For New York City to achieve its climate and clean energy goals in the most cost-effective way, a diverse and growing coalition of major labor, business and environmental groups are today urging Mayor Bill de Blasio to issue a new competitive Request for Proposals (“RFP”) to meet the City’s renewable electricity needs. The groups’ call for an RFP comes in the wake of the Mayor’s announcement that the City would seek a contract for Canadian hydropower by the end of 2020 and, more recently, its interest in providing public financing to construct a new transmission line, the Champlain Hudson Power Express (“CHPE”) from Quebec to New York City. The CHPE line is estimated to cost in excess of $3 billion.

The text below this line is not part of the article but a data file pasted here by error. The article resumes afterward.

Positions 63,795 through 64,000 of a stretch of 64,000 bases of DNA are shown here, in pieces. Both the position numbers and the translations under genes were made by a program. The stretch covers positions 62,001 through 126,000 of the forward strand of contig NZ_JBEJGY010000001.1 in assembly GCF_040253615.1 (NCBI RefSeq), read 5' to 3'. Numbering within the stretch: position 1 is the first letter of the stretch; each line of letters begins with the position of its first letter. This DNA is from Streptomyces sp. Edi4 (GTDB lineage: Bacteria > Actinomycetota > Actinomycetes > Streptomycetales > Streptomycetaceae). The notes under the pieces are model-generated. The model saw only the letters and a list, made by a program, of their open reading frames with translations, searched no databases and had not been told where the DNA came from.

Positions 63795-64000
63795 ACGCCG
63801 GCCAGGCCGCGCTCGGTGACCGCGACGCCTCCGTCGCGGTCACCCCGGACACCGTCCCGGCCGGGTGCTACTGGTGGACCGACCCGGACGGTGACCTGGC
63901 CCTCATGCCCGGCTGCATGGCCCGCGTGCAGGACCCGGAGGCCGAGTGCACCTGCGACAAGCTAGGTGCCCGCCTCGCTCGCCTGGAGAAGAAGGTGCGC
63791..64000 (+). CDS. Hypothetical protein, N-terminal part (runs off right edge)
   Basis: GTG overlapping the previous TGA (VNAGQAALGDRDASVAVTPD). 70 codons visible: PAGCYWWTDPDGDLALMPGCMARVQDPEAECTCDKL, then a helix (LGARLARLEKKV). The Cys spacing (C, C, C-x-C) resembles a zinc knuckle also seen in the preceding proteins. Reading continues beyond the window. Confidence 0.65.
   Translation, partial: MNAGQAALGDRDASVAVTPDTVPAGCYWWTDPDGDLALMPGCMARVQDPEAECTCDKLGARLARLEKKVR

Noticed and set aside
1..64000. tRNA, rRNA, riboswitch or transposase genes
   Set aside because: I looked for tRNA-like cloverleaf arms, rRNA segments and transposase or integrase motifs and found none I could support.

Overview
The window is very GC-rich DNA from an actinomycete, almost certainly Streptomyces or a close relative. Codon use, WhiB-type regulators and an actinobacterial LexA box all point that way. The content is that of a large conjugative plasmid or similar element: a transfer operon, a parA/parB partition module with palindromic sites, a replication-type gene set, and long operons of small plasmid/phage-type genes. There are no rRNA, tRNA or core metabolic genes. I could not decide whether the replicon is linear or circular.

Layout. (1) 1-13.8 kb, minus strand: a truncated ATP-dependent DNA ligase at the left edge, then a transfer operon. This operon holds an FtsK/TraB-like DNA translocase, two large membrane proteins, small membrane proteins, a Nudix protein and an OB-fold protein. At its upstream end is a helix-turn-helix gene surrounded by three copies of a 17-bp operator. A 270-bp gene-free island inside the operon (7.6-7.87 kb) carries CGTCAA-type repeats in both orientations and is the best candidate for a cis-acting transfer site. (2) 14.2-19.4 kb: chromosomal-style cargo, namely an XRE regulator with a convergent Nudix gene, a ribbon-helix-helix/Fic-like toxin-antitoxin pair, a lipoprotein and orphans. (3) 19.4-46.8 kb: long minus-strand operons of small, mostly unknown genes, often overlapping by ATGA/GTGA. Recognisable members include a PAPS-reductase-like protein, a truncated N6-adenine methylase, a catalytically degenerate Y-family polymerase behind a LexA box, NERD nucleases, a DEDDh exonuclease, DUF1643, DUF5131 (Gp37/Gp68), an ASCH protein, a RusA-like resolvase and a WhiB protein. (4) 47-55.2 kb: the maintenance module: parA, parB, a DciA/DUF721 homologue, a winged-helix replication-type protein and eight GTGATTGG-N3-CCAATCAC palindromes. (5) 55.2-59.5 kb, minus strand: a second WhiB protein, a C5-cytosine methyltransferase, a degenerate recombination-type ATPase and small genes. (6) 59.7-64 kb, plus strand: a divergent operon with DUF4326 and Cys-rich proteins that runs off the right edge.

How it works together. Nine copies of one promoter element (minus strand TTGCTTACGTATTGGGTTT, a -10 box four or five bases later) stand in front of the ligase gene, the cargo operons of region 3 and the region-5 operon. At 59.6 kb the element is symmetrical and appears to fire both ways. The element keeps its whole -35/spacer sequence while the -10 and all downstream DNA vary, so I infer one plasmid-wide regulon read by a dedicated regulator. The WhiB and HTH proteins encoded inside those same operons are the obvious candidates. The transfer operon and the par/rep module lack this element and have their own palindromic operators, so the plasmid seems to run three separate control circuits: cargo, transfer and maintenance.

Posted on Wednesday, July 24, 2019 at 9:06 AM
New York State Senate Minority Leader John J. Flanagan has appointed Independent Power Producers of New York (IPPNY) President and CEO Gavin J. Donohue to the New York State Climate Action Council, a 22-member body currently being assembled under the recently-enacted New York State Climate Leadership and Community Protection Act (CLCPA). The new law requires 70 percent of New York’s electricity to come from renewable energy systems by 2030, the power sector to be zero-emitting by 2040, and statewide greenhouse gas emissions to decrease by 85 percent from 1990 levels by 2050.
Posted on Thursday, July 18, 2019 at 2:06 PM